Scripps mum on any interest in Rocky Mountain News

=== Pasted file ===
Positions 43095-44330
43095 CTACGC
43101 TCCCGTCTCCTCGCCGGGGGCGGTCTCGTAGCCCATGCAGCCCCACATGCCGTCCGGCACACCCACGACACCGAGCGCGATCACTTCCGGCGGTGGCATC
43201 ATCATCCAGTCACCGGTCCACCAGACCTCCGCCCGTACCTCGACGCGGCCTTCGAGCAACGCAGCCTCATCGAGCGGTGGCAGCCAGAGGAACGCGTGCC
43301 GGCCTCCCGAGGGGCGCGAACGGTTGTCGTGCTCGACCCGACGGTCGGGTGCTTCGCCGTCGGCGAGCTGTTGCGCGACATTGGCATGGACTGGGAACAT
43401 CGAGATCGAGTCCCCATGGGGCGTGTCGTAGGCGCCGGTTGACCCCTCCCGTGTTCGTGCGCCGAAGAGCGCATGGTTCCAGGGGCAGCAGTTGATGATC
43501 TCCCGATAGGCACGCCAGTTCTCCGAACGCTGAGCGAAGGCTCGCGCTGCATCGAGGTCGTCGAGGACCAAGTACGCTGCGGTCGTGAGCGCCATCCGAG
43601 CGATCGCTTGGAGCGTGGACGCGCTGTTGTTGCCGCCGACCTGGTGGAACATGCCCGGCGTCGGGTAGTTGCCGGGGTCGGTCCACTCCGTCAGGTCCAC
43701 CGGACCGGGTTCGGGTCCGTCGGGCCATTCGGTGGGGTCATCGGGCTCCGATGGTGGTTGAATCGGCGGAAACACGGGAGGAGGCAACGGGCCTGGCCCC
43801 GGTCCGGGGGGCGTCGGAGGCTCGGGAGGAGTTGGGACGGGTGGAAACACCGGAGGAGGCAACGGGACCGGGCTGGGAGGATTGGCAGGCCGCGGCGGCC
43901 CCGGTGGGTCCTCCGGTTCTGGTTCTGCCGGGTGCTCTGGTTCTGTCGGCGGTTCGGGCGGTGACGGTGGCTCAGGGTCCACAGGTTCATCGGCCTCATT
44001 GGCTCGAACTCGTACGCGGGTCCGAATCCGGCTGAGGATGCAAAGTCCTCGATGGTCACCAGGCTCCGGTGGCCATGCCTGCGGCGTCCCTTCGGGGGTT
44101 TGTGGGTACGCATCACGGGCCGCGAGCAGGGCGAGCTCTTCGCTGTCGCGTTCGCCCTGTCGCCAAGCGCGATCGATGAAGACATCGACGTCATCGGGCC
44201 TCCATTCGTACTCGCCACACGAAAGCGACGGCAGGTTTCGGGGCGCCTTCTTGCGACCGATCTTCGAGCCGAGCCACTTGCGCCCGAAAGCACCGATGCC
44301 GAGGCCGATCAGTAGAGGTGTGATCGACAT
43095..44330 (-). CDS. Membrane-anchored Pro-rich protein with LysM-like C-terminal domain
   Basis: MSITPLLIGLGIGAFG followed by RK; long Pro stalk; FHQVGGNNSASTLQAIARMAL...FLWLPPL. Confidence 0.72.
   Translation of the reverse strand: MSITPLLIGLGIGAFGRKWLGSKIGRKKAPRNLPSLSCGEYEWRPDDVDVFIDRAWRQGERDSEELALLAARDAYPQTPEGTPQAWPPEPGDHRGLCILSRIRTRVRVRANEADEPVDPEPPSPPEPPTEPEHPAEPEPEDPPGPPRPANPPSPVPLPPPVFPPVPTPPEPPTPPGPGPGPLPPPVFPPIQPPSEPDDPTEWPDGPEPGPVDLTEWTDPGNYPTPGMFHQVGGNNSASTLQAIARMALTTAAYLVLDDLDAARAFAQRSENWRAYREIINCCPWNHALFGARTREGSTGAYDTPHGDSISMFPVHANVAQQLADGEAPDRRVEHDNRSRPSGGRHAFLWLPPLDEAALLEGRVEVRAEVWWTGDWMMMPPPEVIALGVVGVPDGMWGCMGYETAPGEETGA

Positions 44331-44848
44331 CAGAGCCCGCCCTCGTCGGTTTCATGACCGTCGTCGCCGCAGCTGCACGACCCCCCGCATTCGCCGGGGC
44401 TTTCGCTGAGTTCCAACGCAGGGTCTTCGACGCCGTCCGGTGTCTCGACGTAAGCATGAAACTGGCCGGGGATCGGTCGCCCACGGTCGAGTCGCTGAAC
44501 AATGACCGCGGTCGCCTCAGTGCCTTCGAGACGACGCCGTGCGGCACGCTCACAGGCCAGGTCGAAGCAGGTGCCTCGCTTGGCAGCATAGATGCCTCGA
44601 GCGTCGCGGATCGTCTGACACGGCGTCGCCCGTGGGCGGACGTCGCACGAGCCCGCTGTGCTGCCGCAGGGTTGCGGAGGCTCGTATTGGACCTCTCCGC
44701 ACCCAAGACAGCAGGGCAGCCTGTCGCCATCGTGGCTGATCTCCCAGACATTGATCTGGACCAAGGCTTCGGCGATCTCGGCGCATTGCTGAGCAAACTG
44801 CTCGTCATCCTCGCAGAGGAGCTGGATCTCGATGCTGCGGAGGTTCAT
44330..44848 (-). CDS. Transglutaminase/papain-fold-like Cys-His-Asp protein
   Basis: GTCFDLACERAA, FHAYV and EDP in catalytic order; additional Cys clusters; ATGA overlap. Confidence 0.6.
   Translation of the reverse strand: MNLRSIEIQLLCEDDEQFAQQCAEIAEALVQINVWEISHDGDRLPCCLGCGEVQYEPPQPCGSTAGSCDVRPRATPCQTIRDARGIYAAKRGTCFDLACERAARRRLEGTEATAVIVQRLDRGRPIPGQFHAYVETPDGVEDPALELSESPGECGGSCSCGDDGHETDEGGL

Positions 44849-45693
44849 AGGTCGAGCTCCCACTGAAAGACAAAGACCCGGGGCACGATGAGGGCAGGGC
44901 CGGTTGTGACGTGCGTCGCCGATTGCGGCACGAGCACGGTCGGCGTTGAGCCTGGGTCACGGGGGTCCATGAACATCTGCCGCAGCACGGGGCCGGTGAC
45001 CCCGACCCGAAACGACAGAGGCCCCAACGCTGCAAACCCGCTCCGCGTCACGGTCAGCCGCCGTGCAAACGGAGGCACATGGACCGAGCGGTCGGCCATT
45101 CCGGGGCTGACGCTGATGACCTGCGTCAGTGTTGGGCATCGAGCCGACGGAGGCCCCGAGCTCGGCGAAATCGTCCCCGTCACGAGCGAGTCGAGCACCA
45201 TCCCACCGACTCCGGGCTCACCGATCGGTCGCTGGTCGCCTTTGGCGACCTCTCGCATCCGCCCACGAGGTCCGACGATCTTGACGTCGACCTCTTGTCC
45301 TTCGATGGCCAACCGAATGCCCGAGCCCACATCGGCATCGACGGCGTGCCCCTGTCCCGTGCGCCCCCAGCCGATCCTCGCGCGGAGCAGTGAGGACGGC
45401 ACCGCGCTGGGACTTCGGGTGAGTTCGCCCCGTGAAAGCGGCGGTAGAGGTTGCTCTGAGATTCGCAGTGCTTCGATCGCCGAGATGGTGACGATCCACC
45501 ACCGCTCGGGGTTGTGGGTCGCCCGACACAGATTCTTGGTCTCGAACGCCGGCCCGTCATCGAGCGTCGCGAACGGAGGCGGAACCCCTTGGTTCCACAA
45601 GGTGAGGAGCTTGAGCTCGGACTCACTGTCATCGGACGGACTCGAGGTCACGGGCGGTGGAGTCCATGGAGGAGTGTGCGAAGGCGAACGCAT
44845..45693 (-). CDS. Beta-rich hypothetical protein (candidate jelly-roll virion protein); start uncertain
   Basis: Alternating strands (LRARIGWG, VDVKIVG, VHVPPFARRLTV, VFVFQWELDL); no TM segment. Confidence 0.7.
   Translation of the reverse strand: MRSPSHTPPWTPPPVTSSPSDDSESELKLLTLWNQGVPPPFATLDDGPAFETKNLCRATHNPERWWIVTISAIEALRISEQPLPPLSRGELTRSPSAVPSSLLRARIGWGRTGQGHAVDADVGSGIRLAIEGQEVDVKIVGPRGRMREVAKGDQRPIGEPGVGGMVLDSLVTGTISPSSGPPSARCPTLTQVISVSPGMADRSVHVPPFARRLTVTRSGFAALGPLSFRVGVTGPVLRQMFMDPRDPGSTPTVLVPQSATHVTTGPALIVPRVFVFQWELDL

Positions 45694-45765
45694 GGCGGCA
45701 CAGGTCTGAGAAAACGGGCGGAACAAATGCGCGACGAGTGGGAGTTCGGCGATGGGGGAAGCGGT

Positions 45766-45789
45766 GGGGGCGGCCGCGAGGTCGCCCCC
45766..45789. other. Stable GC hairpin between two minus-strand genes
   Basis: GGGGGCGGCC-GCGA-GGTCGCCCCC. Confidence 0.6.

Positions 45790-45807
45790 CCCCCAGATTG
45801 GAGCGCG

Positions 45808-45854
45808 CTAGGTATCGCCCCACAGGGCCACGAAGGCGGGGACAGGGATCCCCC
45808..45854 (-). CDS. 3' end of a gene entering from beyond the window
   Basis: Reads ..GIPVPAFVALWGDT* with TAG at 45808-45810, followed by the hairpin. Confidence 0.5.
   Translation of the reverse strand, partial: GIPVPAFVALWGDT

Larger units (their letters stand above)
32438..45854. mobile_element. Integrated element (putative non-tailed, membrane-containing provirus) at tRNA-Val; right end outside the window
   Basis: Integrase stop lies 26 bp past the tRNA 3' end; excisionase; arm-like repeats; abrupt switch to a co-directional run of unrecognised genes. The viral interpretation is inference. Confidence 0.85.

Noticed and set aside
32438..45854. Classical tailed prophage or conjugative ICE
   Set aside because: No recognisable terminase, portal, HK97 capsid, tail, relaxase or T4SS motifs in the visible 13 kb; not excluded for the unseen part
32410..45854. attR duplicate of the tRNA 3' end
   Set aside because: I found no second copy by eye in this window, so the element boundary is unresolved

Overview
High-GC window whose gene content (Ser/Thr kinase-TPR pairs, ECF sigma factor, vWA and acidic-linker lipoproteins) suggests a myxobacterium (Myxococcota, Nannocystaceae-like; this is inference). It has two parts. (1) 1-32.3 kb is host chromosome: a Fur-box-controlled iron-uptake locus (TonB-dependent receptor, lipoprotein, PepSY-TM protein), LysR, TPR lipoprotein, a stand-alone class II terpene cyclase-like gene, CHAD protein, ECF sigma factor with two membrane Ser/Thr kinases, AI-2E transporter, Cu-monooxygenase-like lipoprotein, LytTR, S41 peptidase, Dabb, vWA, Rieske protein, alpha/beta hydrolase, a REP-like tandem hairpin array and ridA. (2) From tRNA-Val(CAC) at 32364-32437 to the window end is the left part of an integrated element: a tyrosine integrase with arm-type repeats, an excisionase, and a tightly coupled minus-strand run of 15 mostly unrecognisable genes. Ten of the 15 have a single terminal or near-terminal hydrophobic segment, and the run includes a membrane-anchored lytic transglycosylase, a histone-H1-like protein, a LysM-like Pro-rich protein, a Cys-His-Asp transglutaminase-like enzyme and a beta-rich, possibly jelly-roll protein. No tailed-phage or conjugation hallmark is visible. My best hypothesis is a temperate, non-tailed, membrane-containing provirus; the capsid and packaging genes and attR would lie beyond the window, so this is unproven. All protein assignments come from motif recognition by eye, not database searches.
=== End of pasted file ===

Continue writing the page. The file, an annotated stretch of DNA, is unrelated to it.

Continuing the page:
DENVER, Colorado The E.W. Scripps Co. planned to confer with its broker on its next steps for the Rocky Mountain News after the deadline to submit bids for the Denver newspaper neared.Scripps spokesman Tim King said he would have no comment on whether there were any expressions of interest before the deadline at the close of business Friday.Broadwater & Associates of New York, which was helping to evaluate offers, also had no comment.Scripps said in December that it was putting the newspaper up for sale along with its 50 percent stake in the Denver Newspaper Agency, which handles business operations for the News and The Denver Post under a joint operating agreement.At the time, Scripps said losses at the News could reach $15 million for 2008 as advertising revenues failed to keep up with editorial expenses.The News has about 230 editorial employees.News business editor Rob Reuteman said it was a typical Friday in the newsroom, with editors discussing plans for Saturday and Monday editions.”We have not had any word that we’re closing. It really is business as usual today,” Reuteman said.Newspapers around the country have struggled to pay rising costs for newsprint and personnel as competition from the Internet lured away ad dollars and subscribers. Woes in the housing and auto industries and in the job market also have curbed ad sales.MediaNews Group Inc., which owns The Denver Post, has asked unions at the newspaper and the Denver Newspaper Agency for wage and benefit concessions. MediaNews CEO William Dean Singleton did not return a phone message Friday, and Denver Newspaper Guild representatives had no immediate comment at midday.In the latest sign of trouble for the industry, the Star Tribune of Minneapolis announced Friday that it had filed a Chapter 11 bankruptcy petition.Both the News and The Post have been promoting special editions Wednesday to mark the inauguration of President-elect Barack Obama.